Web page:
The 2024 budget increases spending on official development assistance, but even so Canada’s 2023 spending level was, according to the Organization for Economic Cooperation and Development, just .38 percent of gross national income (GNI), a little more than half the target of 0.7 set by former Liberal Prime Minister Lester Pearson.

Within that limited amount of aid, Canada is making strategic investments: providing $16 million CAD (~$11.7 million USD) for a global fund to address loss and damage due to climate change, adding $1.3 billion (~$950 million USD) in Special Drawing Rights to an International Monetary Fund Poverty Reduction and Growth Trust, and $400 million CAD (~$292 million USD) in humanitarian and security assistance to Haiti. These investments have added impact because they are part of multilateral efforts, and Canadian taxpayers’ funds attract investments from other countries. 

There is a lot of good news in budget 2024 for Canada’s international engagement, and the country’s public service program managers deserve credit for making the most of the funds they have. But Canada is working to rebuild a military, diplomatic corps, and international assistance programs that fall short not only of foreign expectations but of foreign hopes as well.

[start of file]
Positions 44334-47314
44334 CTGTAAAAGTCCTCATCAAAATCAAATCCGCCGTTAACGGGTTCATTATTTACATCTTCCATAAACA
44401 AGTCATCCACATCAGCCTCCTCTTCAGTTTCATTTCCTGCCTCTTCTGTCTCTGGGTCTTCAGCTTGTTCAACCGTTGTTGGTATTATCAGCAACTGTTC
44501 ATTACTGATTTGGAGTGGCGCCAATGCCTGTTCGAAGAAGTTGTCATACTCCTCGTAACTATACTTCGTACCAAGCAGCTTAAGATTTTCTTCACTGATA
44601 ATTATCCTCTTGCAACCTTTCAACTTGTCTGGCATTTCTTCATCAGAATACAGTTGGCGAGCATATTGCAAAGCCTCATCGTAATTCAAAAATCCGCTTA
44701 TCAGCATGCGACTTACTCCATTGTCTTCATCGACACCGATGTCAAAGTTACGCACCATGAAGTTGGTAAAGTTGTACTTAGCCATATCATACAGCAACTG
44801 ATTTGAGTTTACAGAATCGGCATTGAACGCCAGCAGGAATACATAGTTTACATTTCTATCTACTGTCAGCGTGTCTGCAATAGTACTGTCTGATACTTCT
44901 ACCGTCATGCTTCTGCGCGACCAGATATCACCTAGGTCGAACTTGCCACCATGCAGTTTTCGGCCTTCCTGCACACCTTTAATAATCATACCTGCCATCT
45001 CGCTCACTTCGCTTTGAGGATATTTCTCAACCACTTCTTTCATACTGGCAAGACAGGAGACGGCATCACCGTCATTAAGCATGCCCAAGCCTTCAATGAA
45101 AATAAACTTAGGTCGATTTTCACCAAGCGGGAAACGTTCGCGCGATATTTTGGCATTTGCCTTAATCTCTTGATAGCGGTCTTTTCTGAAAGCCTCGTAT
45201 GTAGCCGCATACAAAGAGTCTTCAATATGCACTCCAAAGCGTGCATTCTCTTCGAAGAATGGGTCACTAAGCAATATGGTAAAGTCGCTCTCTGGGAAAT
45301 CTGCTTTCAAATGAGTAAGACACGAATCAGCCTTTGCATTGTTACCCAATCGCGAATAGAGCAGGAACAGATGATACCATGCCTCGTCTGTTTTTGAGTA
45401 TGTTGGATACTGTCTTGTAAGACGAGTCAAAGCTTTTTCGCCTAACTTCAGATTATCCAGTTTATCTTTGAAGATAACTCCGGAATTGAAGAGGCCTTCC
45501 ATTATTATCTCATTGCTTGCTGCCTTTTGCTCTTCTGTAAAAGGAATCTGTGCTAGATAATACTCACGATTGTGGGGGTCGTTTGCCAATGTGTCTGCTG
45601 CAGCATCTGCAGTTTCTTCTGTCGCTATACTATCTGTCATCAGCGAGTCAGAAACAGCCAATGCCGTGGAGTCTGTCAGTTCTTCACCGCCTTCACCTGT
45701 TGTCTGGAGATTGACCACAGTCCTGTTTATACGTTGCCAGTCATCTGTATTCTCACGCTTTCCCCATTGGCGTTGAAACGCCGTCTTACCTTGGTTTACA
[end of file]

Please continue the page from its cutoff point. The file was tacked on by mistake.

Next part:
The late US Senator John McCain, who I worked for at the International Republican Institute whose board he chaired, often opened meetings with a blunt call to action: “The world is on fire. What are we going to do about it?” 

McCain’s admonition captures the urgency in many capitals as threats to the present world order multiply from Russia, China, Iran, Venezuela, and North Korea. Climate change, pandemics, and resource scarcity challenge the current capacity of many countries to respond. 

It is a wildfire world and Canada can do something about it. 

Canada has economic and technical contributions to make. Canada can work to build consensus among friendly countries to forging collective security responses and building consensus around action. As an example, after China released two Canadians arrested to punish Canada for honoring a US arrest warrant for a Chinese citizen, Canada spoke out against hostage diplomacy by countries as a negotiating tactic. This international witness led to an Initiative Against Arbitrary Detention in State-to-State Relations that has attracted more than 75 signatory countries. If you doubt the impact of such efforts, listen to US Secretary of State Antony Blinken praising Canada for its leadership on this initiative when he spoke at the Wilson Center earlier this year.